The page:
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Tag Archives: Workers Compensation

Tort/Negligence – Workers’ Compensation – Woodson & Pleasant Claims – Electrocution – Untrained Groundman – Appeals – First Impression (access required)

Estate of Vaughn v. Pike Electric, LLC Plaintiff’s allegations – that the defendant-supervisor directed an untrained groundman to perform dangerous tasks involving power lines – are sufficient to state a tort claim against the supervisor. However, plaintiff has failed to show that the defendant-employer knew or should have known about the supervisor’s actions; therefore, plaintiff’s tort claim against the employer is barred by the exclusivity provision of the Workers’ Compensation Act.

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Workers’ Compensation – Waiver of Right to Contest – G.S. § 97-18(d) – Medical Expenses – Injury – Chemical Exposure – Evidence (access required)

Alston v. NC A&T State University Even if defendants paid for a medical exam more than 90 days before they denied plaintiff’s workers’ comp claim, since the Workers’ Compensation Act distinguishes between compensation and medical benefits, the payment of plaintiff’s medical expenses would not waive defendants’ right to contest compensability under

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Bar is high and issues complex in worker’s comp cases (access required)


Worker’s compensation law has a long and winding history in the North Carolina. The cases – which are difficult, emotional, and time-consuming – also become more complicated as the workplace changes and legal standards evolve. The majority of worker’s compensation case claims are dealt with on an administrative level. The more complex cases are handled via hearings before the Industrial Commission, created by the General Assembly in 1929 to administer the North Carolina Workers’ Compensation Act.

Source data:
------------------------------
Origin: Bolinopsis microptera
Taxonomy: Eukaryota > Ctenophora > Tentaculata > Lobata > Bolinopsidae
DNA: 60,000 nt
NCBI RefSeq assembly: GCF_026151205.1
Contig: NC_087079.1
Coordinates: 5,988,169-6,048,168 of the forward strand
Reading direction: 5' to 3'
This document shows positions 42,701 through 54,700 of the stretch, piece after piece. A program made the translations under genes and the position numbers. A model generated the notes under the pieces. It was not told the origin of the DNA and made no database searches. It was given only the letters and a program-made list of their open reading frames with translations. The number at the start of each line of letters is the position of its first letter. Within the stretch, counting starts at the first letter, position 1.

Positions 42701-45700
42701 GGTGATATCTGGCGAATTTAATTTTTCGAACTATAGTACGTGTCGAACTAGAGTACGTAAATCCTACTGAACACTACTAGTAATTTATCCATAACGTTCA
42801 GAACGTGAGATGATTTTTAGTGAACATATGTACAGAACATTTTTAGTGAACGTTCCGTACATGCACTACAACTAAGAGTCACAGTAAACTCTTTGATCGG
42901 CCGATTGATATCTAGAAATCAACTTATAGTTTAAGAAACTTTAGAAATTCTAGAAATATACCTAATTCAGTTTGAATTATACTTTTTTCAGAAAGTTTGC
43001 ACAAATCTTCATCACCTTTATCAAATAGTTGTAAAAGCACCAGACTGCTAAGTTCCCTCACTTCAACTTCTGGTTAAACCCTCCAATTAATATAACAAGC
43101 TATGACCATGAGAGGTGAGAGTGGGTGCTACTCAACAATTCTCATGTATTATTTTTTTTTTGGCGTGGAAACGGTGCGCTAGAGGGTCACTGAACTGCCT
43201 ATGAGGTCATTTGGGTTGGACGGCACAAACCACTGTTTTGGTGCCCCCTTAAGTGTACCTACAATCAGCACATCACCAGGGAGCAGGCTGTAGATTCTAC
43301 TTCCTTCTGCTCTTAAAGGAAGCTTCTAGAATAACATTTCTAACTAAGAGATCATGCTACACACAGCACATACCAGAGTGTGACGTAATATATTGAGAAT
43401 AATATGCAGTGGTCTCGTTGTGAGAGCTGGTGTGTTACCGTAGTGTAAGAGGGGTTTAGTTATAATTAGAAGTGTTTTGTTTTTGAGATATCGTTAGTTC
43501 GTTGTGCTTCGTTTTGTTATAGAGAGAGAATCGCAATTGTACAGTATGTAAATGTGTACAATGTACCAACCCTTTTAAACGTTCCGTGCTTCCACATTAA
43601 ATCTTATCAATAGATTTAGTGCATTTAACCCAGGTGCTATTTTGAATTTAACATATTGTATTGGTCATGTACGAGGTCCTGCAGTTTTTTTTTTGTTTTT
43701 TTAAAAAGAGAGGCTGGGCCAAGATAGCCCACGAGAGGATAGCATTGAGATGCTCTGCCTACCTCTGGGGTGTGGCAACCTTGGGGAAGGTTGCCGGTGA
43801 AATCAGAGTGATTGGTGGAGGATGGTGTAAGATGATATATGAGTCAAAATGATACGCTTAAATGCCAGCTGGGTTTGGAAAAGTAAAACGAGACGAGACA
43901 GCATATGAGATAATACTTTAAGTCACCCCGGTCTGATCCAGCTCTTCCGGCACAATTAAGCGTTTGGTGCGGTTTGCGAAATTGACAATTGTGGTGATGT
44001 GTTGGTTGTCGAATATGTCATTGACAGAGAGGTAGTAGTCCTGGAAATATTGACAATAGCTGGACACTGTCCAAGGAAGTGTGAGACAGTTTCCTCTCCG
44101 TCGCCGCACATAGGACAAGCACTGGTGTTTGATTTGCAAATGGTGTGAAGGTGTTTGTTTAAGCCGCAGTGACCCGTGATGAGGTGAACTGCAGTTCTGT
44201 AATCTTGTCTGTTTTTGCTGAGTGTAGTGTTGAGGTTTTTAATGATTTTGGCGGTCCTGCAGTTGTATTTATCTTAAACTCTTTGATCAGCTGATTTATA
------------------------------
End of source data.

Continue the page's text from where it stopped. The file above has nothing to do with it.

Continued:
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Workers’ Compensation – Carrier on the Risk – Construction Project – Subcontractor’s Policy Cancellation – Agency – Ineffective – General Contractor – Failure to Obtain Certificate (access required)

Gonzalez v. Worrell : Our Court of Appeals held that Where the defendant-subcontractor’s insurer could not produce the green signature card from its certified-mail cancellation of the subcontractor’s workers’ compensation policy, the insurer failed to prove that it successfully completed the process for canceling the subcontractor’s policy set out in G.S. § 58-36-105(b). Justice Beasley took no part in the consideration or decision of this case, and the remaining members of the court are equally divided. Accordingly, the Court of Appeals’ decision is left undisturbed and stands without precedential value.

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Workers’ Compensation – Evidence – Video Surveillance – Admissibility – Adequate Foundation – Missing Seconds – Weight – Appeals (access required)

Bowman v. Cox Toyota Scion Defendants presented evidence concerning the operation of the defendant-employer’s video camera, the chain of custody of the DVDs that were made by the employer’s vice-president, and testimony that the videotape had not been edited and that the picture fairly and accurately recorded the actual appearance of the area photographed. Defendants thus laid an adequate foundation, and the Industrial Commission erred by refusing to consider the surveillance videos.

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